HASC Votes to Cut Cruiser Modernization Timelines in Half Despite Navy Concerns

April 29, 2015 3:23 PM
Ticonderoga-class cruiser USS Bunker Hill (CG-52) on May 28, 2014. US Navy Photo
Ticonderoga-class cruiser USS Bunker Hill (CG-52) on May 28, 2014. US Navy Photo

The House Armed Services Committee approved a plan by Rep. Randy Forbes (R-Va.) to cut the Navy’s cruiser modernization period in half — from four to two years.
Under current law, the Navy must put two cruisers into modernization a year, with the work period lasting no longer than four years with no more than six ships in a work availability at a time – more succinctly called the 2/4/6 plan. Forbes, who chairs the seapower and projection forces subcommittee, would cut the work period down to two years.

Subcommittee ranking member Rep. Joe Courtney (D-Conn.) opposed the reduced timelines saying changes now would cost the Navy time and money.

USS Cowpens (CG-63) and USS Gettysburg (CG-64) are on their way to the shipyards, he said, and if Congress forces a change in plans when the defense bill finally goes to the president’s desk – in December – the Navy would have to delay the work as the service work with the shipyards to figure out how to accomplish the same work in half the time.

Courtney said a four-year maintenance plan allows the yards to perform cruiser upgrades during lulls in their work cycle, whereas a two-year plan would force workers to move full-speed ahead regardless of what other ship classes need work on their own schedules.

Chief of Naval Operations Adm. Jonathan Greenert wrote to HASC chairman Rep. Mac Thornberry (R-Texas) on Tuesday to express his concerns, saying “this change would create affordability and executability challenges, as well as added strain on the shipbuilding industrial base, Sailors and their families.”

He went on to note that longer maintenance periods mean the Navy can reduce ship crew sizes – the original phased maintenance plan to lay up 11 ships and perform the modernization work as the older 11 cruisers near retirement would create $4.5 billion in manpower cost savings, he wrote, and even the 2/4/6 plan would create $300 to $400 million in savings. Forbes’ 2/2/6 plan does not allow for any crew reductions, he wrote.

Greenert added that the phased maintenance plan would keep cruisers in the fleet into the 2040s, whereas 2/4/6 would use up service life faster and result in the last cruiser retirement in 2038. The 2/2/6 plan would have the last cruiser retire in 2035.

Courtney cited this section of the letter, saying no cruiser replacement program exists today and that Congress shouldn’t force the Navy to eat up service life faster than the sea service wants to.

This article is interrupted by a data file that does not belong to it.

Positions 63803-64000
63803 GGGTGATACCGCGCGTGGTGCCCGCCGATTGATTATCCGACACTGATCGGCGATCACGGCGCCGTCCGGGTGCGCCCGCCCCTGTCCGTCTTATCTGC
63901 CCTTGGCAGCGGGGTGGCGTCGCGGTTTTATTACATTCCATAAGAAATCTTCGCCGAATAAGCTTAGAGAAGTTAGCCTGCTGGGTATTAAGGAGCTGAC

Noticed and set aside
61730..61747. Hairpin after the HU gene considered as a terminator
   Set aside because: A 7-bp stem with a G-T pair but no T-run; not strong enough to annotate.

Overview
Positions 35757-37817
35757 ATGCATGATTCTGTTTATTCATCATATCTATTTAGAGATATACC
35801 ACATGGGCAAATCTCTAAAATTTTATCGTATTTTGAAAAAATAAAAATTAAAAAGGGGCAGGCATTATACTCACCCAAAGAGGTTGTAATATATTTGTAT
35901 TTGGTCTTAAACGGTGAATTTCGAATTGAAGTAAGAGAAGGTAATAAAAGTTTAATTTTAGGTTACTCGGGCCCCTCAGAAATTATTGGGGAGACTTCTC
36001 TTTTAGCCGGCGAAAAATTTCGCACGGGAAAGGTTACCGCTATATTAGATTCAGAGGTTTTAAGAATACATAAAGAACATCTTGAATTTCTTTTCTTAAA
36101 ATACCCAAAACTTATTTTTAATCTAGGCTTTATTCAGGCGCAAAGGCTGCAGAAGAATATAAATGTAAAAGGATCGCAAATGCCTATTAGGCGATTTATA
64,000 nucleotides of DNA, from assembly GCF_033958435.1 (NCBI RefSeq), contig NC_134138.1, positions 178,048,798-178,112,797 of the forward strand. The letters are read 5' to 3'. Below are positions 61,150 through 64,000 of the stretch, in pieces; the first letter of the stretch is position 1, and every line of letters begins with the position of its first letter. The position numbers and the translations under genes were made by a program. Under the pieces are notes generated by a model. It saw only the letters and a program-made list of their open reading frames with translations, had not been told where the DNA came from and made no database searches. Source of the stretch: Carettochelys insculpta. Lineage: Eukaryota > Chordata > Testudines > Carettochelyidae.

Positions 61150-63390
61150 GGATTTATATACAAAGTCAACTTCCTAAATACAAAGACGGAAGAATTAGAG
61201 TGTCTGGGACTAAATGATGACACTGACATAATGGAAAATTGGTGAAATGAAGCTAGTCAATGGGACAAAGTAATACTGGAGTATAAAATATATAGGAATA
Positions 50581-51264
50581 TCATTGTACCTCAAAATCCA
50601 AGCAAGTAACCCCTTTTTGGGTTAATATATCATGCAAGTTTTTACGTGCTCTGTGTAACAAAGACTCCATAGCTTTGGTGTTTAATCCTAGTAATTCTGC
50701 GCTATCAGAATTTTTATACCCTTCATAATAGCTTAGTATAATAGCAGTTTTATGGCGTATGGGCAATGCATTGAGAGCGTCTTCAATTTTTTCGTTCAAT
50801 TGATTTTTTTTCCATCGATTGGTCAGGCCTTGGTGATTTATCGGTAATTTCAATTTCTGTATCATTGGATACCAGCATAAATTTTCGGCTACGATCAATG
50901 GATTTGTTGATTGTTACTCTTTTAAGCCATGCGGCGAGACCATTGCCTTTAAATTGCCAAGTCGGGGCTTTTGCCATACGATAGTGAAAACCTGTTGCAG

“We’re over the hurdle on whether or not cruisers are going to continue to be part of the fleet; the question now is just really what’s the smartest plan moving forward to modernize that critical component of our seapower,” he said.

Forbes rejected these arguments, saying the Navy didn’t want the cruisers and wouldn’t do the modernization work if Congress didn’t force it to.

Expressing his distrust of the Navy to bring the cruisers back to the fleet without congressional pressure, he reminded the committee of the Navy’s previous plan to retire seven cruisers early due to budget pressure.

“When Congress said no, it was like a scene from a Disney fairytale,” Forbes said.
“They went back, came back and said oh no no no, you guys misunderstood – we really don’t want to destroy the cruisers like we were talking about, what we want to do is put them in a real deep sleep, and we want to take off all their electronics, all their radar, all their manning, and 11 years from now we hope they’ll all wake up and be refreshed and be ready to go. But the kicker is … to this day the Navy has not put a penny into their Future Years Defense Programs to wake up these cruisers. And they tell us they’re not going to put money in there.”

HASC ranking member Rep. Adam Smith (D-Wash.) spoke in support of Courtney’s amendment, saying Forbes’ plan would spend the money set aside for cruiser modernization too quickly. Forbes said the work could be done in 18 months and therefore the ships should be upgraded and returned to the fleet as quickly as possible.

Forbes framed the issue as his two-year plan versus the Navy’s preferred phased modernization plan, which would cut the cruiser fleet in half in the short term. All the Democrats on the committee except for two pushed for the four-year plan but lost in a 38-24 vote.

Because the 2/4/6 plan was passed in the defense appropriations bill last year, the House and Senate armed services committees never weighed in. The decision to support a 2/2/6 plan will be HASC’s first codification of a cruiser modernization plan beyond simply banning early retirements.

Megan Eckstein

Megan Eckstein

Megan Eckstein is the former deputy editor for USNI News.

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